Many teachers are happy to offer extra help, and are happy that you care enough to spend extra time outside of class. Sometimes you might learn even more, such as which are likely test questions, because teachers can let extra information slip (often without realizing it) in extra help sessions. Subconsciously, the teacher may give out helpful information. And, when it comes time to marking your test, your teacher may also be subconsciously "pulling for you" because of your efforts outside of class, and they might give you the benefit of the doubt when marking.

Start working right from Day One

The first few days of class can seem so easy that you might think that you don't need to get serious just yet. But, this is your opportunity to get into good habits, when they're easy enough to keep. You might even try reading ahead a bit. Make good use of your time in the beginning because you'll be wishing you had it back later in the semester. Of course, if you didn't get off to a good start, decide to get back on track right now. Better late than never.

One more thing . . .

If you're not writing anything down, you're not really studying. We always say that to prepare for a test, you should practice doing exactly what you'll be asked to do on the test. If you had a piano exam, you would practice your pieces over and over again, not just stare at the sheet music saying, "Yeah, I know that." The same goes for math.

Specific Tips: Before, During and After Class

Before class:

  • Review the last day's notes and homework questions. Next day's lesson will make more sense if you have a solid understanding of the work that came before.
  • Read over the new material you expect to be covering in class ahead of time. Try to figure out just a little bit of the next lesson on your own before class. High school students are typically not taught to do this, but this is an absolutely essential university skill. Why not get in the habit now?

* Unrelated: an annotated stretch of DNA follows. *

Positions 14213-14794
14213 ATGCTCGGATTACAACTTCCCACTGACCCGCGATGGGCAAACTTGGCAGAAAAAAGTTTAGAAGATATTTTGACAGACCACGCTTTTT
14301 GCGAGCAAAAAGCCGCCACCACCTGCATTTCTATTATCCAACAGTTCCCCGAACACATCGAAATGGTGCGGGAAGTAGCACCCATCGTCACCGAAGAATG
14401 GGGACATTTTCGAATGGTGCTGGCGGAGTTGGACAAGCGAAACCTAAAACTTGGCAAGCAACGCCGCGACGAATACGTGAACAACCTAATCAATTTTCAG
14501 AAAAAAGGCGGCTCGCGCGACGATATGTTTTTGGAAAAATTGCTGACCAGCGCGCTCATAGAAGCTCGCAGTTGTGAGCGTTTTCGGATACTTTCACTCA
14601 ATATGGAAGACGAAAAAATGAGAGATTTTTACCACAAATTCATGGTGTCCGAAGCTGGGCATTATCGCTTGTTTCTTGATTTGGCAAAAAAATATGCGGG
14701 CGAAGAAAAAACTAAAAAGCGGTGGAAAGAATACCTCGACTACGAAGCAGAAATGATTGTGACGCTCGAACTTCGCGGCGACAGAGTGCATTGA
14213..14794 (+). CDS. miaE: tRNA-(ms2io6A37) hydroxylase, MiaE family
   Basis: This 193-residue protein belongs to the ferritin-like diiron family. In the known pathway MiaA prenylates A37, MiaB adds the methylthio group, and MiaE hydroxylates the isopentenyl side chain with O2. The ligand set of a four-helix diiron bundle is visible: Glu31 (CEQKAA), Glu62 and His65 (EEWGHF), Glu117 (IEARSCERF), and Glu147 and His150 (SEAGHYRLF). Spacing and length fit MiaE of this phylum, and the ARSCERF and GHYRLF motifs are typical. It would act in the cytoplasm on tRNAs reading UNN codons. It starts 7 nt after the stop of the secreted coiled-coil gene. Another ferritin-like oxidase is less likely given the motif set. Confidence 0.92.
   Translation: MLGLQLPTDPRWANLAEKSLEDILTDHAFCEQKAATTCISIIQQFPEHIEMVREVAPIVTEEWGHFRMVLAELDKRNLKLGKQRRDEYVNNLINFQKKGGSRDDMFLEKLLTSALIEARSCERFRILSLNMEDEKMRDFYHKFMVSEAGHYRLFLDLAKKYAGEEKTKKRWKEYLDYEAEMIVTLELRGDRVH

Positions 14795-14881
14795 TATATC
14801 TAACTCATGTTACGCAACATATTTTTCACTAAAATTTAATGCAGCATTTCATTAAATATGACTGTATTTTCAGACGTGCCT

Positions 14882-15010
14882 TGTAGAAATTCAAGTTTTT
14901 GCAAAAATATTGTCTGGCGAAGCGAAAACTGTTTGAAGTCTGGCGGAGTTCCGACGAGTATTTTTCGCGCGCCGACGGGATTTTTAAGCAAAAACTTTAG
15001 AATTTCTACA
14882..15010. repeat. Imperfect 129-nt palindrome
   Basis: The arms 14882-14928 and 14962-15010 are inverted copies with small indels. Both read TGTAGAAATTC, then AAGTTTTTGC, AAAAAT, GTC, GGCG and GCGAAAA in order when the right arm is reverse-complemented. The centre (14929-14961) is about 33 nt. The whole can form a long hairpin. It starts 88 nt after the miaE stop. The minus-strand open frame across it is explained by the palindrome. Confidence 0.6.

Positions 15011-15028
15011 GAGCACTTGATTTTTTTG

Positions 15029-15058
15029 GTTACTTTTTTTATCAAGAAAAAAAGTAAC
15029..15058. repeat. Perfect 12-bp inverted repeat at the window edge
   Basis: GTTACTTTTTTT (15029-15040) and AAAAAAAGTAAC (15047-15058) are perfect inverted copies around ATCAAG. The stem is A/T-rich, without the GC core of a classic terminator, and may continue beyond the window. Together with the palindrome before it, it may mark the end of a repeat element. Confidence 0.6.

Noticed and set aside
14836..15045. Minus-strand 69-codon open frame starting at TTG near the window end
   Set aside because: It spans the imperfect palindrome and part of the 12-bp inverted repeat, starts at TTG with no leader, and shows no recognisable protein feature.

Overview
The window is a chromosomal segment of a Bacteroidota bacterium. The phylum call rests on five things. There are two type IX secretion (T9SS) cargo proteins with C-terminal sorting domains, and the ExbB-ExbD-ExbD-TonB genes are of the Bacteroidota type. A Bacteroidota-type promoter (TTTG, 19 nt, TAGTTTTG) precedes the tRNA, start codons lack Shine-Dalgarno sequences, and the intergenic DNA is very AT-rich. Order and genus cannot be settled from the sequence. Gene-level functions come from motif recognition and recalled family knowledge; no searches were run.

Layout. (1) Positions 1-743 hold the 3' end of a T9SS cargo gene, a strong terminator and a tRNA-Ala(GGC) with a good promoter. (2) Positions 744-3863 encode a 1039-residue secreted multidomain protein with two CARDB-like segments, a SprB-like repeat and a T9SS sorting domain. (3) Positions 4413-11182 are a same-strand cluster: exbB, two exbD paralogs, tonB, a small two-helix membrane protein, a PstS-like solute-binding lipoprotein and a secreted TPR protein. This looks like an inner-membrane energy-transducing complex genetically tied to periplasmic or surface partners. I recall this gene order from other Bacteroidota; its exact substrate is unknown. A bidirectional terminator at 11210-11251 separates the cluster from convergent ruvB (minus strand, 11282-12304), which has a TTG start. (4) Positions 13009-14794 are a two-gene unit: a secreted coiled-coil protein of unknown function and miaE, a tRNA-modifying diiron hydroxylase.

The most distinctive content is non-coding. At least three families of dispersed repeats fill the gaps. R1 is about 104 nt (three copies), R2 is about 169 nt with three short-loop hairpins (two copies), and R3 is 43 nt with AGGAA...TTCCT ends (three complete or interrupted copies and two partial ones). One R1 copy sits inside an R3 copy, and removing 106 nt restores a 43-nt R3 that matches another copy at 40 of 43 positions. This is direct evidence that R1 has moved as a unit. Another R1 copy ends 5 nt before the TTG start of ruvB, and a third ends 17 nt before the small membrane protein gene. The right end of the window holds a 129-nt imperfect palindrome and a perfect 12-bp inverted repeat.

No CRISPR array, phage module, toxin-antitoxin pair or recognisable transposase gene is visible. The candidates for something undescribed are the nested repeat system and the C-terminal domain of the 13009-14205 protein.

• Get a good night's sleep.
  • Tell your teacher if you know you will be missing a class. Ask what the homework will be and whether you can get copies of the lesson notes or come in for a make up session.

During class:

  • Pay attention. As tough as it may be to concentrate some days, being attentive is essential if you want to understand what's going on.
  • Sit where you can see the board. (Or wear your glasses, even if you think they look bad)
  • Avoid Distractions. If you need to sit away from your friends or away from the window, then do it.
  • Don't ask people sitting next to you questions while the lesson is going on. You may mean well, and want to just get a little point clarified, but if you stop focusing on the lesson while the teacher is still going, you'll only get further behind. If you think it's appropriate, ask the teacher. This way, you (and the person you're asking) won't miss more information and set you further behind.
  • Copy the homework down before leaving class.

After class:

  • Do your homework right away. Often, students understand the lesson in class, but then wait too long to attempt the homework. By that time, you may have forgotten too much. Doing the homework right after class makes a huge difference in how well you remember the material. This also gives you more time to get extra help if you need it.
  • Attempt every question in your textbook (unless your teacher specifically said to avoid certain questions). Teachers often only assign "even" or "odd" questions for homework. Do you really think one set of questions is better than the other? Do you really think that your teacher picked the "evens" instead of the "odds" for a special reason? No, it's usually just convenient. In fact, teachers know that most students don't even look at the other questions in the textbook, and that's why test questions often come right from the book --they're the questions that the teacher didn't assign.
  • Organize your binder. Recopy your notes if they are too messy. Punch and file loose sheets of paper before they get crumpled or lost.